This Week, a Tip of the Hat to the Inimitable Jean-Louis Palladin
Jacqueline Sainsbury - February 17th, 2014
This week, Food Arts is celebrating the famously exuberant chef’s legacy with articles and videos wherein the likes of Eric Ripert, Michel Richard, Ariane Daguin, Drew Nieporent, and Christian Delouvrier, among others, pay tribute. On Wednesday, prepare for a feast big enough to match Palladin's personality, with recipes for lamprey à la bordelaise, mulard duck hearts stuffed with foie gras, plus six more courses.
“I knew that Jean-Louis Palladin was an influential chef for his spectacular melding of traditional Gascon food with post–nouvelle cuisine innovation," notes former New York Times restaurant critic Bryan Miller. "What I learned while doing research for Jean-Louis Lives! was that he was one of the very early pioneers of sourcing the very best American products and encouraging producers to work with chefs. Every time I eat a diver scallop, I tip my hat to his memory.”
Check the home page each day for the latest installment and share your memories on the Food Arts Facebook page.
…As well he should in the hearts and minds of everyone wielding knife and tweezers. Yet some 12 years after his passing, this obsessed, hard-charging, large-living chef, so seminal and influential, barely registers in today’s now-and-new culinary universe. His last name was Palladin, by the way. Bryan Miller restores the institutional memory of a great one.
Remembering Jean-Louis Palladin
Eric Ripert, Michel Richard, Ariane Daguin, and Drew Nieporent share memories and lessons from the prurient Palladin in this video, Remembering Jean-Louis Palladin.
The Man Who Started a Movement
In a 1970s world of frozen food and imports, French chef Jean-Louis Palladin chose to look in another direction. His new back yard—from sea to shining sea—became his playground.
Cooking with Julia & Jean-Louis
In 1994, Jean-Louis Palladin stepped behind the camera to appear on Julia Child: Cooking with Master Chefs. His show, “Foie Gras with Jean-Louis Palladin,” was the first in the 16 part series.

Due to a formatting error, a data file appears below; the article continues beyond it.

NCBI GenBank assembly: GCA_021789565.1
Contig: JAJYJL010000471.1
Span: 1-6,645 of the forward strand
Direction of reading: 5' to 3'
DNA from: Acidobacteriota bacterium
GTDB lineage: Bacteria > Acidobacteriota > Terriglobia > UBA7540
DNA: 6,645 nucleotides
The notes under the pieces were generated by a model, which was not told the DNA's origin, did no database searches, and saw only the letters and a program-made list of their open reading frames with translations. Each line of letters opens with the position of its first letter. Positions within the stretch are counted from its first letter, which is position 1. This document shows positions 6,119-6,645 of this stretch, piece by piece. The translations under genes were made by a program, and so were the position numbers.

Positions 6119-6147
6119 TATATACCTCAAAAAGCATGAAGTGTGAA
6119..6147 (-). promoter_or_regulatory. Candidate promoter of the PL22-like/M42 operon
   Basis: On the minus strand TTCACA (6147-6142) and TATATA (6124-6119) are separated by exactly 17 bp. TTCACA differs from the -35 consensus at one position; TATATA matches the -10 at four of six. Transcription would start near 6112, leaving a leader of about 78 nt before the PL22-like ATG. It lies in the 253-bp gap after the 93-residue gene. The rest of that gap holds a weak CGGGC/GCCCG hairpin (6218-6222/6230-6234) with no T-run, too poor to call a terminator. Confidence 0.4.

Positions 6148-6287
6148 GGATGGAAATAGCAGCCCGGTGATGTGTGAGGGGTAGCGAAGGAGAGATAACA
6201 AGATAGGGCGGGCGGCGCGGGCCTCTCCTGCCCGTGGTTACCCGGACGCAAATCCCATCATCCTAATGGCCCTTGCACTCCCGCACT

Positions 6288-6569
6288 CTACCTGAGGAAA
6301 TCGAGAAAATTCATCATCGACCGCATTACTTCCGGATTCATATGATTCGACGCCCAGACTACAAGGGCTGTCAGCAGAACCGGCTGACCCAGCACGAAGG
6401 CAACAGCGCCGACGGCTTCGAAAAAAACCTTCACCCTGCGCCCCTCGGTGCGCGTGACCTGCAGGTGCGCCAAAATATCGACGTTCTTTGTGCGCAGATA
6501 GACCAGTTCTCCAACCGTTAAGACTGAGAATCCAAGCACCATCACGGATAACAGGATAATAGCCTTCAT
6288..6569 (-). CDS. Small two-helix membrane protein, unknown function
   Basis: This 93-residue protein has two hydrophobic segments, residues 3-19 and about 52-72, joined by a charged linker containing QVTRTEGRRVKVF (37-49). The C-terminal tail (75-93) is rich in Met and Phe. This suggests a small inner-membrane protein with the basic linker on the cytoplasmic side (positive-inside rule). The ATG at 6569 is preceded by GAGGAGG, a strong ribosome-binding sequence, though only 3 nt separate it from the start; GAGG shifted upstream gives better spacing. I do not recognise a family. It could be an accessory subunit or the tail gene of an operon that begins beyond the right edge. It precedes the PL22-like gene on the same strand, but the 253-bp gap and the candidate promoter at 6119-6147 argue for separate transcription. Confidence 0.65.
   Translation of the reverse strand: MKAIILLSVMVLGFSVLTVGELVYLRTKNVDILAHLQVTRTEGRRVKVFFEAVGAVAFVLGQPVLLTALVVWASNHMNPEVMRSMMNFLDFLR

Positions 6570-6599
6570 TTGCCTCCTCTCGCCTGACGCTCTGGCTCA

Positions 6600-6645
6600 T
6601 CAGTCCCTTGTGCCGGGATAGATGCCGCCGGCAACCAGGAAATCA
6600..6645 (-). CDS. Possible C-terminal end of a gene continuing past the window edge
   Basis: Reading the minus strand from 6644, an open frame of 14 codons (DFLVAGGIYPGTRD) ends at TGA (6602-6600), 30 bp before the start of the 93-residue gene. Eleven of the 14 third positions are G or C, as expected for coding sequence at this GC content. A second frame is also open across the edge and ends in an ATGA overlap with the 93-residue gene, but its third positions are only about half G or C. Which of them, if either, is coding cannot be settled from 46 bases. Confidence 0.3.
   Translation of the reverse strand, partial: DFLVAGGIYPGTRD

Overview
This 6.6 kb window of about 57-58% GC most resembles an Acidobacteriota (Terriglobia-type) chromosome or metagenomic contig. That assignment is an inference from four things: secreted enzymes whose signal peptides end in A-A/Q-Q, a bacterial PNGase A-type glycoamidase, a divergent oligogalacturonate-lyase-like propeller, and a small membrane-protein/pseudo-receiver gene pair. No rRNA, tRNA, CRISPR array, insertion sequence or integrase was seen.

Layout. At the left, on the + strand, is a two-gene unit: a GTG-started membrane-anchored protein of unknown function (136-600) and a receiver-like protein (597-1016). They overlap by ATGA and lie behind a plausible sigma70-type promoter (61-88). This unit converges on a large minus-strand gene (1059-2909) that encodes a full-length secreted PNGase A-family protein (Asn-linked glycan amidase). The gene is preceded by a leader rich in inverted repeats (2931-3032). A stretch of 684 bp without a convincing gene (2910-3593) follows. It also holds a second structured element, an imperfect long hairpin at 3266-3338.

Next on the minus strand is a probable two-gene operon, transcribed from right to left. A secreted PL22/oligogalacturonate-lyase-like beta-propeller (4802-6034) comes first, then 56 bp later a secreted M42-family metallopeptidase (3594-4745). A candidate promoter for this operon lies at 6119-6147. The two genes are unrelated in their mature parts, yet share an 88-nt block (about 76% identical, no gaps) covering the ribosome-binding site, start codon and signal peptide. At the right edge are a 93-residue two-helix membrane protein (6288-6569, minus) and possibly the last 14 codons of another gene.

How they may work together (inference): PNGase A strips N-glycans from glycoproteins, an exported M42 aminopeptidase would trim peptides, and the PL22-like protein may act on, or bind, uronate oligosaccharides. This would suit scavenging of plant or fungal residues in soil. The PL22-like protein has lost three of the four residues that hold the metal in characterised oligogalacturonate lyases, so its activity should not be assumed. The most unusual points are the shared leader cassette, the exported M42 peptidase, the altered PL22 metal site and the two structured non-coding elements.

Greatest Chef of Our Time?
Jimmy Sneed remembers his friend, chef, and co-conspirator Jean-Louis Palladin.
Silver Spoon Award: Jean-Louis Palladin
In September 1996, Food Arts awarded the Silver Spoon award to Palladin as the gregarious, restive, and inventive chef whose marriage of French rigor and soul to American foodstuffs stretched the parameters of this country's palate.
Dining with Jean-Louis
We've selected a menu prepared by Jean-Louis Palladin from his book (with Fred J. Maroon), Jean-Louis: Cooking with the Seasons. It reflects Palladin's French origins as well as his embrace of American ingredients.
Spring: Menu Two:
• Cauliflower Stuffed with Sweetbreads & Mulard Duck with Broccoli Flowerets & Broccoli Cream Sauce
• Sea Scallops & Cucumbers on the Half Shell with Cucumber Sauce
• Baked Potatoes Stuffed with Louisiana Crawfish, Lobster Mousseline & Potato Mousseline with Lobster Coral Sauce
• Mulard Duck Hearts Stuffed with Foie Gras in Nests of Tricolored Pasta with Sage Sauce
• Lamprey à la Bordelaise
• Stuffed Hen with Vegetables, Stuffed Cabbage Leaves & Gratin of Macaroni
• Banana & Chocolate Mousse Cake, Grand Marnier Ice Cream in a Hazelnut Cornet & Fresh Fruit
• Cactus Pear Sorbet with Cactus Pear Sauce, Blood Orange Mousse & Passion Fruit Soufflé with Passion Fruit Sauce
Braised Sweetbreads Wrapped in Black Truffles with Celeriac/Cream Sauce
"What an extraordinary thing is the truffle, the caviar of the forest! … White truffles have a strong taste of garlic, and Monsieur [Jacques] Pebeyre taught me a trick: if you rub a little garlic on the knife when you cut a black truffle, it will enhance the flavor and make it taste more like a white one." —Adapted from Jean-Louis: Cooking with the Seasons by Jean-Louis Palladin
Sautéed Swordfish & Osetra Cakes with Caviar Sauce
"Swordfish is very tricky to cook—a few seconds too long, and it’s ruined. The taste is beautiful, but a little plain; combining it with caviar gives it just the twist it needs because caviar is salty and has a lot of iodine." —Adapted from Jean-Louis: Cooking with the Seasons by Jean-Louis Palladin